The basic understanding is that the smaller the module of the grid the least helpful it could be. (ibid.)

A Company Letterhead

After setting the outside margins at 10mm. from the edges of the paper, we will divide the space in three columns, leaving the left one blank for the use of a logo, or names, or just empty space.

The remaining two columns will be for the text. The overall asymmetrical layout conveys a feeling of modernity. (44)

It is just like in music, where five lines and seven notes allow one to make infinite compositions. That is the magic of the grid. (46)

Grids for Books

In agreement with the content the size of the book will be the first thing to be determined. A book with square pictures will be square, a book with rectangular pictures will be rectangular or oblong, in accord with the most appropriate way to exhibit the material. The content determines the container – a basic truth also in book design. (48)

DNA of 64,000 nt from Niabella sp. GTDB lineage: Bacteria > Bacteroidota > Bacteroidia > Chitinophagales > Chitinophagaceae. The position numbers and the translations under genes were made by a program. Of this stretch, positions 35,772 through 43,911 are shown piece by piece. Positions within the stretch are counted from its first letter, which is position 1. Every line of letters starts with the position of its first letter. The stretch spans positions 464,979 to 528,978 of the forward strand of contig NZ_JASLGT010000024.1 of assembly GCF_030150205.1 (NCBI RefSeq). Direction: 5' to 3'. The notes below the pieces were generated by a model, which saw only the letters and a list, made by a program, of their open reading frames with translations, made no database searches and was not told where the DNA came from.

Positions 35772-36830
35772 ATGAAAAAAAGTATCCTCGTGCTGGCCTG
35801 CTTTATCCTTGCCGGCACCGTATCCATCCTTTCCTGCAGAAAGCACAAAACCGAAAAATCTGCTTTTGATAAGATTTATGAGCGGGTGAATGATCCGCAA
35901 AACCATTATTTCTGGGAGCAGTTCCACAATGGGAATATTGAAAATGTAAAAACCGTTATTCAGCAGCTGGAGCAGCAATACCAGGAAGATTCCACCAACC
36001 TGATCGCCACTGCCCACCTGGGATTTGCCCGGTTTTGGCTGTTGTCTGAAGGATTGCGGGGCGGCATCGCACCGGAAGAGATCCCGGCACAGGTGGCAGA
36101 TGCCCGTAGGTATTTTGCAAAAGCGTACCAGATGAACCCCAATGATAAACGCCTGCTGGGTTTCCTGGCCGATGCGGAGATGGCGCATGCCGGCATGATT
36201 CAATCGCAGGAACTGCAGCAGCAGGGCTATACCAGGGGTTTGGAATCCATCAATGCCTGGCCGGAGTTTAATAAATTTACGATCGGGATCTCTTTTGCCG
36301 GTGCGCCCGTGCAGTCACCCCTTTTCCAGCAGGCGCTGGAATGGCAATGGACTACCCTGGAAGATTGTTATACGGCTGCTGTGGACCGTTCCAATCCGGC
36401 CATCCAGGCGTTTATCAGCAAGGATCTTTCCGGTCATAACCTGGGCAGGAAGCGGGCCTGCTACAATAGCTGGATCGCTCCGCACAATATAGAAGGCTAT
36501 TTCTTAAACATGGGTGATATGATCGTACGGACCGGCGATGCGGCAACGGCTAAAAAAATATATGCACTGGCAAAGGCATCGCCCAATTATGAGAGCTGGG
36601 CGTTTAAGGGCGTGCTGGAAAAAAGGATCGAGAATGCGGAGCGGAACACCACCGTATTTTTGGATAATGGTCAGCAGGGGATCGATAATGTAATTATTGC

One element of refinement is to plan a grid in such a way that type and illustrations follow the same exact grid. To do thata specific leading should be determined for the type area of each module with the illustration modules coinciding. (52)

Depending on the size of the book we like to keep the space between the columns and the modules rather tight – ideally the size of a line of type – which helps to achieve what I said above. (ibid.)

Typefaces, The Basic Ones

The advent of the computer generated the phenomena called desktop publishing. This enabled anyone who could type the freedom of using any available typeface and do any kind of distortion. It was a disaster of mega proportions. A cultural pollution of incomparable dimension. As I said, at the time, if all people doing desktop publishing were doctors we would all be dead! (54)